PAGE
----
US loses hearts in Muslim Asia


JAKARTA: Amien Rais has fond memories of studying in the United States more than two decades ago. 

A legislator and contender for Indonesia's presidential election next year, he came to admire American democracy while pacing the corridors of the University of Chicago with students such as Syafii Maarif, now head of Indonesia's second biggest Muslim group. 

But since US-led forces marched into Iraq, he feels those qualities he so respected have been turned on their head. 

He said the administration of President George W. Bush was alienating the elite in the world's most populous Muslim nation, many of whom lived on US campuses, and it could take years to rebuild trust in US intentions toward the Islamic world. 

That sentiment is found elsewhere among the US-educated elite in Pakistan, Malaysia and among the Muslim minority in India, raising the question of the consequences for US policy on such an influential body of public opinion in Muslim Asia that one would expect to be normally sympathetic towards Washington. 

“We are disillusioned. We believed that America was the bulwark of democracy. We know about the noble system of American values, but then suddenly the United States mobilises hundreds of thousands of (soldiers) to remove Saddam,” said Amien.  

Despite harsh words from Indonesia's Muslim elite – Maarif calls Bush a “war criminal” – few expect them to become outright militant, but some fear their many moderate followers could. 

Maarif has repeatedly urged his 30-million member Muhammadiyah group and other Muslims not to resort to violence. 

In Muslim Asia, support for the war on terror might be the first casualty if the elite lacks the will or ability to keep followers on a peaceful path. 

That concern exists especially in Pakistan, where anger is strengthening the hand of Islamic radicals and leaving the liberal elite that is supportive of the US and the war on terrorism feeling threatened and isolated. 

“I used to be among the staunchest supporters of US foreign policy prior to this war. But I think Bush has antagonised a lot of people like me worldwide,” said Javeria Abdullah, a US graduate who works for a multinational company in Karachi.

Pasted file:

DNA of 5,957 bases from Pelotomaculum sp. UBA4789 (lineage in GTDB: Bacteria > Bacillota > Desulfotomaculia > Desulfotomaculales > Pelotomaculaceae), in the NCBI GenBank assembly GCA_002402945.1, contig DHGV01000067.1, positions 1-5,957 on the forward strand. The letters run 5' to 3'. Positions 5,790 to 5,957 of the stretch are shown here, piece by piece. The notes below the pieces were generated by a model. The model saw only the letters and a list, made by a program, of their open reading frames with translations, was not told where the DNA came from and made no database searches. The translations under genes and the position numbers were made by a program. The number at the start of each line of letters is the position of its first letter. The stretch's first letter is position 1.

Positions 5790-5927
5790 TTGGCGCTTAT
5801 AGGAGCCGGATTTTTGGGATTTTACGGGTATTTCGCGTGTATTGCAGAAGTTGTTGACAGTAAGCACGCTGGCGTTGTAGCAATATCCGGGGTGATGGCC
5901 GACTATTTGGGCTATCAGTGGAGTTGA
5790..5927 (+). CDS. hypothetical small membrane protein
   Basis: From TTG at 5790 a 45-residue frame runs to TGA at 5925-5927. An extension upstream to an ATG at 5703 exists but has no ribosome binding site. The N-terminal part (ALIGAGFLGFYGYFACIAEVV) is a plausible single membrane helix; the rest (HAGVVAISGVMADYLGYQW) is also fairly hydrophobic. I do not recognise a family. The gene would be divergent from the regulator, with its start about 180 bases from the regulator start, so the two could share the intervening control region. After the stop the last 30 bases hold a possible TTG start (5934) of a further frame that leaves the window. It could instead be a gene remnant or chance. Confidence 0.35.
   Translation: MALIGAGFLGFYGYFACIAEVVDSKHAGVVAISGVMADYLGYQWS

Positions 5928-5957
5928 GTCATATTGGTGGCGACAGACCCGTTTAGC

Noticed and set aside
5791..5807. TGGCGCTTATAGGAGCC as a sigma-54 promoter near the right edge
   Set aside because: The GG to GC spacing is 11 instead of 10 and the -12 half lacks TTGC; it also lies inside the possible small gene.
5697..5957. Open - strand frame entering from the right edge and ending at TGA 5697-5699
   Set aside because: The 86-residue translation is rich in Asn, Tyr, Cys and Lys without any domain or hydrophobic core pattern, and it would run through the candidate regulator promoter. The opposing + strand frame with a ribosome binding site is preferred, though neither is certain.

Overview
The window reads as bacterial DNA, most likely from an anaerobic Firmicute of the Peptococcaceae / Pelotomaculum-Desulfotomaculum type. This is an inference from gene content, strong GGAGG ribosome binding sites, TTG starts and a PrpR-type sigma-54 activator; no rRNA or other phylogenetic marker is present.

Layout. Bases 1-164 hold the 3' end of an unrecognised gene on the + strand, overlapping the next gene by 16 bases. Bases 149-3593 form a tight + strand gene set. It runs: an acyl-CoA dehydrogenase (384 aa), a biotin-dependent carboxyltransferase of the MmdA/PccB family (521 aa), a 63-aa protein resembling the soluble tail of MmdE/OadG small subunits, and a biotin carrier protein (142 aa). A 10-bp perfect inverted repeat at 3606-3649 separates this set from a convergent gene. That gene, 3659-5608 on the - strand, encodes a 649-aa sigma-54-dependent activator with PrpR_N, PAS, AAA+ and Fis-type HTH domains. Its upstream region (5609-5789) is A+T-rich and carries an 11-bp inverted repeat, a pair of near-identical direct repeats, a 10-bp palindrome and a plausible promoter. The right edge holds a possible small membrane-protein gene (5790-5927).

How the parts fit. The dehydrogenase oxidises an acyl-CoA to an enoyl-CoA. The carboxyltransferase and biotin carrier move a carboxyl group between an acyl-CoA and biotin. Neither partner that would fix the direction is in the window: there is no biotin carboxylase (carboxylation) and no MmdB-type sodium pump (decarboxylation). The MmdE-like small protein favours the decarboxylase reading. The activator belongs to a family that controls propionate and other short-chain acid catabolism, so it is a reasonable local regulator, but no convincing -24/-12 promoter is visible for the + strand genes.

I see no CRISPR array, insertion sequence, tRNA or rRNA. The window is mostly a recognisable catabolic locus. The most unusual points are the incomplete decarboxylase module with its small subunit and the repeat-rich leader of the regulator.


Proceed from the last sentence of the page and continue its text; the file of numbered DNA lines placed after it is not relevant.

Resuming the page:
Added Aslam Khan, a businessman from a prominent Muslim Indian business family: “I used to support and argue strongly in favour of US market policies and liberal political values.” 

“But after Iraq, I feel embarrassed I did that. If I go on a holiday today, I would not go to the United States. I don't want to be harassed because of my religion,” said Khan. 

At the moment most governments have too much to lose by going beyond verbal criticism of the US, a vital trade partner. That could change if the war drags on, street protests explode and America's normal friends lose the will to sell a non-violent and cautious approach to the conflict to the public. 

“We are in a real dilemma. When journalists ask me do I agree to cutting off diplomatic ties I say, 'No, don't even think about that, you are being emotional',” said Amien. 

In Asia, the spotlight of the US-led war on terrorism has been on Pakistan and more recently Indonesia in the wake of October's Bali bombings that killed 202 people, most of them foreign tourists. 

Moderate Muslim leaders in Indonesia openly backed the war on terror after the Sept 11, 2001 attacks on the US. 

They may be less inclined to give unqualified support now. 

The religious right in Pakistan is already on the rise since the invasion of Iraq and “jihad” or Muslim holy war is back on the political agenda. At risk, liberals there fear, could be Islamabad's partnership with the US in the war on terror. 

Amien said he still supported the battle against terrorism but warned the Iraq crisis could jeopardise the fight. 

“I can accept the simple logic held by many that sometimes people will be transformed into a kind of radicalisation, if these moderate people see injustice is not addressed,” he said. 

Other US-educated elite in Asia such as Azyumardi Azra, head of the State Islamic University in Jakarta, said the US had lost the moral high ground when talking about democracy and respect for human rights. 

This had deepened scepticism about US intentions and policies in Muslim Asia, moderate leaders said. 

For many, there was a clear difference between going after Osama bin Laden and his al Qaeda network – blamed for the Sept 11 attacks – and seeking to remove Saddam. – Reuters  

  • Another perspective from The Jakarta Post, a partner of Asia News Network. 

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